This work was supported by the following grants to the Sanford Burnham Prebys Medical Discovery Institute: DoD: W81XWH-20-1-0270; DHIPC: U19 AI118610; Fluomics/NOSI: U19 AI135972; R01 AI127302-01A1, as well as generous philanthropic donations from Dinah Ruch and Susan & James Blair. This work was additionally supported by the following grants to Northwestern University Feinberg School of Medicine: a CTSA supplement to NCATS: UL1 TR002389; a CTSA supplement to NUCATS with the generous support of the Dixon family: UL1 TR001422; and a Cancer Center supplement: P30 CA060553. This work was also partly supported by CRIP (Center for Research for Influenza Pathogenesis), an NIAID-supported Center of Excellence for Influenza Research and Surveillance (CEIRS, contract # HHSN272201400008C), by NIAID grant U19AI142733, by NCI grant U54CA260560, by supplements to NIAID grant U19AI135972 and DoD grant W81XWH-20-1-0270, by the Defense Advanced Research Projects Agency (HR0011-19-2-0020), and by the generous support of the JPB Foundation, the Open Philanthropy Project (research grants 2020-215611 and 2020-218415) and anonymous donors to Adolfo Garcia-Satre. Development and implementation of iPSC technology for production of airway epithelial cells was supported by the Incubation Program from the Office of Society-Academia Collaboration for Innovation, Kyoto University.
About Sanford Burnham Prebys Medical Discovery Institute
Sanford Burnham Prebys is a preeminent, independent biomedical research institute dedicated to understanding human biology and disease and advancing scientific discoveries to profoundly impact human health. For more than 40 years, our research has produced breakthroughs in cancer, neuroscience, immunology and children's diseases, and is anchored by our NCI-designated Cancer Center and advanced drug discovery capabilities. For more information, visit us at SBPdiscovery.org or on Facebook at facebook.com/SBPdiscovery and on Twitter @SBPdiscovery.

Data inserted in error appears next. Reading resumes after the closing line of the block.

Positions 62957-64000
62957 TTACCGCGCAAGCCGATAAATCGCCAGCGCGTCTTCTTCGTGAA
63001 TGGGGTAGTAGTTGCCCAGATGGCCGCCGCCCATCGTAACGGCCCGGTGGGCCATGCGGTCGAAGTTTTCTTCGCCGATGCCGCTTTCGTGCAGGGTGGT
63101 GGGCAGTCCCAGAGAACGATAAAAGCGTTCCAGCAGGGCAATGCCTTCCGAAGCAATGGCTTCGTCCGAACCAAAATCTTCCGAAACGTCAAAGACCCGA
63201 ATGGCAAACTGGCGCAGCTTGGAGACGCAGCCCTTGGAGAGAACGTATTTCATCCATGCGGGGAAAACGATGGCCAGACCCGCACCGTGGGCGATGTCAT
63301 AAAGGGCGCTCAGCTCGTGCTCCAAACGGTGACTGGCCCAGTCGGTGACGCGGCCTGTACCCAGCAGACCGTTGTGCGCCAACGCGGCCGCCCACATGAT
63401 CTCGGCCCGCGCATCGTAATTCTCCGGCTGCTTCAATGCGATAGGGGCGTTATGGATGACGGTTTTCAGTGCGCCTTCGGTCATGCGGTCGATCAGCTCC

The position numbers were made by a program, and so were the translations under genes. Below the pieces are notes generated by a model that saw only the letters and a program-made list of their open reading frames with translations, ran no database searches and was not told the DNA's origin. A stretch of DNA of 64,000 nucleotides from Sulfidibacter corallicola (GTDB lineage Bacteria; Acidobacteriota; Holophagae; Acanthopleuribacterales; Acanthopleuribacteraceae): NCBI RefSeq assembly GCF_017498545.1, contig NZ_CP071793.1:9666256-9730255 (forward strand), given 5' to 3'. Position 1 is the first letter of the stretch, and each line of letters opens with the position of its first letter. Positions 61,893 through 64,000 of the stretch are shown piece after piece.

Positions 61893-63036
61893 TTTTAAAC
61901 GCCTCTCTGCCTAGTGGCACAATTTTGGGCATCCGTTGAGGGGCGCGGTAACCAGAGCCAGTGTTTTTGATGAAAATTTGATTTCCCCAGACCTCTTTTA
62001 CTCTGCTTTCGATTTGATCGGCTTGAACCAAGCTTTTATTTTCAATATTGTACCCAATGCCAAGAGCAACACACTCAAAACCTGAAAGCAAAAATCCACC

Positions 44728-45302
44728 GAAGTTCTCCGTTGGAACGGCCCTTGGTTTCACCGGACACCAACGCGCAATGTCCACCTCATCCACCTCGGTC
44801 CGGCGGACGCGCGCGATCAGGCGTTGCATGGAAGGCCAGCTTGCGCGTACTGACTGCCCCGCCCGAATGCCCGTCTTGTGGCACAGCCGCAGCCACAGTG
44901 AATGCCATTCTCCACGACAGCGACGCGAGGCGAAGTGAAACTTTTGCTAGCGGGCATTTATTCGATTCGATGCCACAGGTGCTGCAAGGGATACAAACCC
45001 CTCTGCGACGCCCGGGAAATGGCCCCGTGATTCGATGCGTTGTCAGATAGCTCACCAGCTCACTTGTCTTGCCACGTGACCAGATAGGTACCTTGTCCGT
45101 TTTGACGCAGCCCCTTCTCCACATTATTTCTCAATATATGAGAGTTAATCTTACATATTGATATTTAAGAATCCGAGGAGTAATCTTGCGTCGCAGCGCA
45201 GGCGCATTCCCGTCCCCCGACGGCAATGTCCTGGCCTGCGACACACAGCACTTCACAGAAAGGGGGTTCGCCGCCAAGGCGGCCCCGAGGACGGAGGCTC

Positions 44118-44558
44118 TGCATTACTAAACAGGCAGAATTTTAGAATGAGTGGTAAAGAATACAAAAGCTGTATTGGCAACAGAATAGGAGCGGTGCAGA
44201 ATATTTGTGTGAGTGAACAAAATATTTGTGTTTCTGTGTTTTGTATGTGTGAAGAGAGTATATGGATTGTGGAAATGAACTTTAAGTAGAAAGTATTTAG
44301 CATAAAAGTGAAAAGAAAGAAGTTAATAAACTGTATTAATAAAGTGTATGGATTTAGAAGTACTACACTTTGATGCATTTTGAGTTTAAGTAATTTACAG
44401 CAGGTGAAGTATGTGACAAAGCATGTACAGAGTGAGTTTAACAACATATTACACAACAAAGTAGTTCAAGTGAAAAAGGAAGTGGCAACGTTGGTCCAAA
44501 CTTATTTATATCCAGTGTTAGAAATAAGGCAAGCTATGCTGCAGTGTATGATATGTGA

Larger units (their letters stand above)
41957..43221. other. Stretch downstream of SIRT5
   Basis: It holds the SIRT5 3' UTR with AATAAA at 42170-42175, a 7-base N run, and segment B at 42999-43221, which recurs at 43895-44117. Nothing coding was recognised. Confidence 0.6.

[Attachments] See images for this press release:
ELSE PRESS RELEASES FROM THIS DATE:
Family courts are misunderstanding and misusing research around how children form close relationships with their caregivers, say an international group of experts.
Seventy experts from across the globe argue that widespread misunderstandings around attachment research have hampered its accurate implementation, with potentially negative consequences for decisions in family courts.
In response, they have published an international consensus statement in Attachment & Human Development that aims "to counter misinformation and help steer family court applications of attachment theory in a supportive, evidence-based direction on matters related to child protection and custody decisions".
In the statement, the group sets out three principles from attachment research ...
Philadelphia, January 12, 2021 - A special issue of the Journal of the American College of Radiology (JACR), published by Elsevier, challenges conventional wisdom across the imaging community. This collection of articles, the "Provocative Issue," presents extreme opinions on pressing issues confronting radiologists with the deliberate aim of sparking positive dialog and debate that will lead to innovative solutions to improve patient care and imaging-related outcomes.
The issue is guest-edited by:
Caroline Chung, MD, MSc, Director of Advanced ...
ATLANTA - JANUARY 12, 2021 - Overall cancer death rates in the United States dropped continuously from 1991 through 2018 for a total decrease of 31%, including a 2.4% decline from 2017 to 2018. The news comes from the American Cancer Society's annual Cancer Statistics, 2021 article, appearing in CA: A Cancer Journal for Clinicians, and its consumer version, Cancer Facts & Figures 2021. This year marks the American Cancer Society's 70th anniversary of reporting this data to inform the nation's fight against cancer.
The report estimates that in the U.S. in 2021, almost 1.9 million (1,898,160) new cancer cases will be diagnosed and 608,570 Americans will die from cancer. ...
Remarkably well-preserved fossils are helping scientists unravel a mystery about the origins of early animals that puzzled Charles Darwin.
Analysis of the 547 million-year-old remains has enabled researchers to trace the ancestry of some of the world's earliest animals further back than ever before.